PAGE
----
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Tuesday, 27 March 2018

Movie Review: The Possession (2012)

The Possession
Cast: Jeffrey Dean Morgan, Kyra Sedgwick, Natasha Calis, Grant Show, Madison Davenport
Genre: Supernatural Horror
Worldwide Box Office Gross: over $85 million 

Plot: A young girl buys an antique box at a yard sale, unaware that inside the collectable lives a malicious ancient spirit 

'Watered Down Exorcist'

The Possession reminds me of that other horror movie starring Greg Kinnear, Rebecca Romijn and Robert De Niro, 2004's Godsend; unfortunately, just like that film, The Possession couldn't generate enough shocks and thrills that a horror film is expected to do. Though it has more in common with The Exorcist and compared to other demonic-possessed child movies go, this is one is, lacklustre.

Clyde and Stephanie were formerly married to one another, but they are now divorced. He's trying to get back on track as a basketball coach and Stephanie is trying to make ends meet in her new business. The two girls are adjusting to life knowing their parents are probably never going to reconcile and get back together again. The youngest daughter isn't fond of her father. When she finds an antique box, she eventually becomes possessed by the evil spirit and her father and mother have to figure out how to get rid of it.

This was a bit of a strange movie: though it's dubbed a horror, it's not an outright horror flick. This is The Exorcist with Jewish undertones.

The daughters I didn't care for, in all honesty, and the story did drag, which I found cumbersome. The Possession spends half of its runtime with a slow build-up that really didn't do itself any favours. I did like Jeffrey Dean Morgan and Kyra Sedgwick as the ex-couple, who were separated over a year ago. Their performances were as expected and they looked believable together as the ex-couple, but they were let down by a script that lacks substance and enough shocks to make it memorable. It was a nice surprise to see Morgan display a different type of performance, but it was also solid and efficient. It is emotional in places too, which is unheard of, taking into consideration his previous roles before this one. Sedgwick, meanwhile, does what she can and she was okay. The film doesn't attempt to bring anything new or try anything new, breaking new ground in this genre and it feels rather drab. It also has a tendency to cut off during the middle of a scene and move onto the next one, which was rather irritating. It was just choppy.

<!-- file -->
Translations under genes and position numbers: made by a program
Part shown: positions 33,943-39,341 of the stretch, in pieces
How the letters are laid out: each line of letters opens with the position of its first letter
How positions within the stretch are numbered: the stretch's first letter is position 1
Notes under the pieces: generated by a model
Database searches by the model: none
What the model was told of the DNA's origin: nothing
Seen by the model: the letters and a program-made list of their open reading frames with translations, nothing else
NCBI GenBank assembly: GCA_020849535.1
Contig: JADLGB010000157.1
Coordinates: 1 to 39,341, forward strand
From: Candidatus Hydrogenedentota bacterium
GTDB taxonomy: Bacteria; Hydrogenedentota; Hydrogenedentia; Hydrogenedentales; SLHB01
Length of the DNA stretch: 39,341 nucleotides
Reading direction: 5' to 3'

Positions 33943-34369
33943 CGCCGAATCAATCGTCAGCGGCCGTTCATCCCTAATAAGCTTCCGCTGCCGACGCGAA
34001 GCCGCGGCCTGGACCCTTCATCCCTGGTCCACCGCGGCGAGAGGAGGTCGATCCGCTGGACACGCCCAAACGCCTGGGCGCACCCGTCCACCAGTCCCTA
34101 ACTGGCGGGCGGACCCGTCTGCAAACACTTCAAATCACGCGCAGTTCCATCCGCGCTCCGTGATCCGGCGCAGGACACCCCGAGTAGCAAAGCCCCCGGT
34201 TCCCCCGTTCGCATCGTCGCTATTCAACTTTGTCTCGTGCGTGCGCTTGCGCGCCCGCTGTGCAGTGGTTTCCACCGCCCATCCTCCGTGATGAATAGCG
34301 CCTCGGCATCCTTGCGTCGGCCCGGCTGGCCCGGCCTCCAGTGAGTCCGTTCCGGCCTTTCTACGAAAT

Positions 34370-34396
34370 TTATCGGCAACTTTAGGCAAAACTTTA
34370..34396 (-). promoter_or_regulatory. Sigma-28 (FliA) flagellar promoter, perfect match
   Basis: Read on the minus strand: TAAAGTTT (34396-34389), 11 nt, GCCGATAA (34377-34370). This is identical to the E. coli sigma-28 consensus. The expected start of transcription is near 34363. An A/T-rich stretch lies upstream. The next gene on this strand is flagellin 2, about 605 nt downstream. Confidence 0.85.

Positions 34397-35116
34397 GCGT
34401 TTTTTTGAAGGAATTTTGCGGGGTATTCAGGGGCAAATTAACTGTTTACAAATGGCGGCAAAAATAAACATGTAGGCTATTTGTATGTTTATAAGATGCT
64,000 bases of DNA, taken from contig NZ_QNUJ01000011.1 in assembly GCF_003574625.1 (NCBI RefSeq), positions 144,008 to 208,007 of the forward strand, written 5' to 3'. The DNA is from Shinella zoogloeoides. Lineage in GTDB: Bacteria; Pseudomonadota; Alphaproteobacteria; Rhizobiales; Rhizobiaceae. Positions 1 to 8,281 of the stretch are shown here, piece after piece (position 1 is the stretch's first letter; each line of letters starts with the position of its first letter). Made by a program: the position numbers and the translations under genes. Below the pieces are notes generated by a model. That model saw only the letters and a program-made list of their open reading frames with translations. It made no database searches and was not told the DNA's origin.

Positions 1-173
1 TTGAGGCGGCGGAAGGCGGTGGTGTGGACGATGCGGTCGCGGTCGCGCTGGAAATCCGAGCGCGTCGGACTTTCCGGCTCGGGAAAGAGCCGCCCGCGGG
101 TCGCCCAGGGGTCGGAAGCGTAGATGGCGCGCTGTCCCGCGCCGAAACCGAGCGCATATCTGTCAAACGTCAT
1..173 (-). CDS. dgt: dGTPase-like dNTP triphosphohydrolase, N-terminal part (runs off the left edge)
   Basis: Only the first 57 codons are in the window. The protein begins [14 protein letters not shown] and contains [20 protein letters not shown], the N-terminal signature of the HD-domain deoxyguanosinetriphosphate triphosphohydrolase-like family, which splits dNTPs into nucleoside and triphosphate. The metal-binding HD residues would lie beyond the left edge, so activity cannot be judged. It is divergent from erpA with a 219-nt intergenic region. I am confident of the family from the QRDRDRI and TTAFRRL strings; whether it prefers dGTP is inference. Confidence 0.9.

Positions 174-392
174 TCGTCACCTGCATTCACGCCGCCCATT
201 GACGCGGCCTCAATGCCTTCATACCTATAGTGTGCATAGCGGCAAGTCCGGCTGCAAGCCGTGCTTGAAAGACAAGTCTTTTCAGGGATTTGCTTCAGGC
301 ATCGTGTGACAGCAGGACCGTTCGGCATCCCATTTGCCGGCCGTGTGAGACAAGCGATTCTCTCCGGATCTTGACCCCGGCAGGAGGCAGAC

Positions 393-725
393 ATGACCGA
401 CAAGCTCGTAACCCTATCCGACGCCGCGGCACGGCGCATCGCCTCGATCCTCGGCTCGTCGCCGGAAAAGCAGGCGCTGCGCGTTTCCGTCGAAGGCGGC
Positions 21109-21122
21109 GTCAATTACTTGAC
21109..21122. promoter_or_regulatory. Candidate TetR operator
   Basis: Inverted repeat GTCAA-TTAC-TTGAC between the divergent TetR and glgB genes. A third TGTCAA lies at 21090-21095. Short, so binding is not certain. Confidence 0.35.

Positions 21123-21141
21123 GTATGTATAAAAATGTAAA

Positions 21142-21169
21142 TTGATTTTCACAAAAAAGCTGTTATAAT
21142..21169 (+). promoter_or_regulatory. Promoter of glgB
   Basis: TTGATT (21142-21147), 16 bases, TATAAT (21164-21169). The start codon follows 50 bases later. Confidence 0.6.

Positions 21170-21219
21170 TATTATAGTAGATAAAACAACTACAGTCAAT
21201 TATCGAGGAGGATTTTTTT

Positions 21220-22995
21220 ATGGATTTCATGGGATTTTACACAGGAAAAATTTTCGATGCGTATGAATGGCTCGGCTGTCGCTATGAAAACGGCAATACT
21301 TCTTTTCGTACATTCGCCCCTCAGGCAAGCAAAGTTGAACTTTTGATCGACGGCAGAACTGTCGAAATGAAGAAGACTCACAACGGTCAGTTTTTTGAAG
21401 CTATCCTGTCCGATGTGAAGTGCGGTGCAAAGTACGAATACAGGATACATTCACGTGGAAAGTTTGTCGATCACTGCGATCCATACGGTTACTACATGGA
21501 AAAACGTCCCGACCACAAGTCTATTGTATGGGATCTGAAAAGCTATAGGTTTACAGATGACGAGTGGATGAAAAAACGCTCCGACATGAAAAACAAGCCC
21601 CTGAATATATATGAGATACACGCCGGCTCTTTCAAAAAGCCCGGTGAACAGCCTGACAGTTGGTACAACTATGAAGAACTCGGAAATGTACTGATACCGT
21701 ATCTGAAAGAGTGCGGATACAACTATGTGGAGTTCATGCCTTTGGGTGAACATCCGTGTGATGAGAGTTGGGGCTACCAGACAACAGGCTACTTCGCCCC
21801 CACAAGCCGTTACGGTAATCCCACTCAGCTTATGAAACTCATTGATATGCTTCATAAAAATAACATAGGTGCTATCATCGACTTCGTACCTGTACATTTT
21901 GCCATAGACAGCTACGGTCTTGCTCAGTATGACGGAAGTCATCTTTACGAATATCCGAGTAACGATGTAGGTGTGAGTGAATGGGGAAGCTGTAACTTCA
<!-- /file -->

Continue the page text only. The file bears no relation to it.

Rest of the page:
The scare scenes should have been far more potent. There is relatively little here that resonates and the tension is underplayed and thus, it never truly materialises to its fullest and extreme. Which is also another reason why The Possession ought to have been R-rated in the US or rated 18 in the UK, with even more gory kills and death scenes. In the hands of a much more capable and accomplished director, who specialises in horror films, like a Wes Craven or Clive Baker, the movie would have had a lot more quality going for it. 

But for the performances by Jeffery Dean Morgan and Kyra Sedgwick, it's not one I'd be returning to that often. Or be it at all. 

Final Verdict:

Wrongly marketed towards teens and young-uns, as well as being surprisingly tame and bland, The Possession suffers through its lack of genuine scares and creepy scenes. & because of that, it's a horror flick that opts for trite and safe, instead of shock and awe.


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